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Processing the Tatcho Mindiola Papers

Hispanic Collections

As work ramps up on the organization, arrangement, and description of the recently accessioned Tatcho Mindiola Papers, Hispanic Collections Archivist Lisa Cruces sat down with PhD candidate Carlos L. Cantú to discuss his early impressions this new collection.


Hispanic Collections Archivist Lisa Cruces (right) and Carlos L. Cantú review materials from the Tatcho Mindiola Papers

Lisa Cruces: What made you interested in working with Tatcho’s Collection?

Carlos L. Cantú: As a former CMAS fellowship alumni and supporter of the work Tatcho Mindiola has done for the Mexican American community, on and off campus, it was exciting to hear that he was donating his papers to the Hispanic Collections at UH. He has a long reputation of helping underserved Mexican Americans achieve academic success. When I learned this was the collection to be processed, I thought it was quite an honor to be a part of it.  Playing any role, no matter how small, in helping to make his collection available for the community is a true pleasure for me.

Why do you think it’s valuable to make this material accessible?

Because Tatcho has such a long history of political and activist involvement and has touched so many lives in the process – he really has been involved in many aspects of Mexican American struggles – researchers will find a rich collection of sources including rare documents and pamphlets; and extensive materials on the people, events, and organizations he has worked with in large and small roles. Although the collection will provide great insight on Tatcho’s work, his collection will also provide a rich perspective on the roles, experiences, and contributions of the Mexican American community in not only Houston but around the state and nation.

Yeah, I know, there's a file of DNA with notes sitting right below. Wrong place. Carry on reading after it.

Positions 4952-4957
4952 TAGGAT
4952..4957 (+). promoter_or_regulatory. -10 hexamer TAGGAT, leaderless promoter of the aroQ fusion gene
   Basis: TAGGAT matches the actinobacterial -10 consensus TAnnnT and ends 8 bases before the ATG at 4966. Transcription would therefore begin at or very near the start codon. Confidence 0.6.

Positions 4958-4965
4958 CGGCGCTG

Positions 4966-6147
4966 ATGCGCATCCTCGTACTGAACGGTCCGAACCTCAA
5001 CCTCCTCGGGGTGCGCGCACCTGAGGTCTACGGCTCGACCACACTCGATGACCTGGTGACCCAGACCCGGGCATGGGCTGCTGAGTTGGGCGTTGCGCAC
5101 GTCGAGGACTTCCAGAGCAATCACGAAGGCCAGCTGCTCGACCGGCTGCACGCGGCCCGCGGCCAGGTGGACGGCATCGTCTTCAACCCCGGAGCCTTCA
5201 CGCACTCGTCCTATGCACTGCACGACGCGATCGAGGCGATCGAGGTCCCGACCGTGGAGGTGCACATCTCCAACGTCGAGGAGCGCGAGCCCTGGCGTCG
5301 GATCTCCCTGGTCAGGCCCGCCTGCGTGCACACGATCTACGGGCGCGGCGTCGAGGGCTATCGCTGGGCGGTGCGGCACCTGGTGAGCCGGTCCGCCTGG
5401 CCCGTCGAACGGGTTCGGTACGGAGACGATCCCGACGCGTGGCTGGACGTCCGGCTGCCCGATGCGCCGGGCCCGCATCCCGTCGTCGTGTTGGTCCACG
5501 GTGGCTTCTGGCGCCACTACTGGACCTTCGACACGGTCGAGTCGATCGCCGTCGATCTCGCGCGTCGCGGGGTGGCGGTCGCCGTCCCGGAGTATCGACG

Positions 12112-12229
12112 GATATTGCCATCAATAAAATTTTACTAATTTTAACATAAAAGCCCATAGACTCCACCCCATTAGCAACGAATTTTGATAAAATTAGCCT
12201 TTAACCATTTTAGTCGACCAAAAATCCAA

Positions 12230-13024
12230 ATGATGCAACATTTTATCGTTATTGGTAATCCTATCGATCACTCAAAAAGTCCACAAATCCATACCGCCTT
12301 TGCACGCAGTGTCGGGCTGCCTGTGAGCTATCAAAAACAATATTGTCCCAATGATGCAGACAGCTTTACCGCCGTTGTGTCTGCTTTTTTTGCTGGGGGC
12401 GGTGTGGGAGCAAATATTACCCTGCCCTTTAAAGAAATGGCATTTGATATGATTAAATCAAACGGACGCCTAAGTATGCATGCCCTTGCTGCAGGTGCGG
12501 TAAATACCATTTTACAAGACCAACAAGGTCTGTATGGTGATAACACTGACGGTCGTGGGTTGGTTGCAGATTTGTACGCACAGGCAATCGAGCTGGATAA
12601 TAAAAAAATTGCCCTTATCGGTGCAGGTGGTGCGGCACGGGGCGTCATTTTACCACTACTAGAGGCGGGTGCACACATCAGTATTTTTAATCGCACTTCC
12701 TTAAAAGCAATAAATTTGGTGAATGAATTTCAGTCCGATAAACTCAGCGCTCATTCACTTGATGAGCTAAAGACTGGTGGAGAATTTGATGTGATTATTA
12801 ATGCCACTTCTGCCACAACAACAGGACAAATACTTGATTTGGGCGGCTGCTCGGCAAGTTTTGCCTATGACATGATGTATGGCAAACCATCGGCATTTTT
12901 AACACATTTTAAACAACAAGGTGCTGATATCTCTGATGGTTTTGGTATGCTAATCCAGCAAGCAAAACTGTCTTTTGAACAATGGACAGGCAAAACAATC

As a historian, what do you find enjoyable about processing work and working in the archives?

The best part is seeing the collection before anyone else does! And the most enjoyable part is seeing how some of my professors dressed and wore their hair in the 1980s and 90s! But at a more serious level, understanding the process and evolution of a collection provides me more appreciation of the work done behind the scenes. Just as historians search for patterns, develop a chronology, conceptualize an argument, and present their ideas, archivists similarly tell a story; however, it is in its most rawest form – it really is a thoughtful process – which I kind of understood, but I had never been a part of before now.

Anything else you would like to add?

It’s great that he donated his collection to UH. He started his academic career here and he retired here. He is well-known on campus, and around the city and state; hopefully this addition of his paper will garner more attention to the new and growing Hispanic Collections.

Carlos L. Cantú is a PhD candidate in the History Department at the University of Houston, currently working on his dissertation. Cantú is an alum graduate-fellow for the Center for Mexican American Studies at the University of Houston. He graduated with a Bachelor’s in History in 2006 and he received his Master’s in History in 2008, both from the University of Texas-Pan American in Edinburg, Texas. His research examines the social history of education for ethnic groups in the U.S., and primarily looks at their struggles to create and shape community-controlled institutions of higher learning during the late 1960s and 1970s.  His dissertation is a comparative history of three community-controlled institutions of higher education, Colegio Jacinto Treviño, a Chicana/o college in South Texas, the Navajo Community College in Arizona, and Hostos Community College in New York City.  Preliminary research from his dissertation has appeared in published form and presented at academic conferences.

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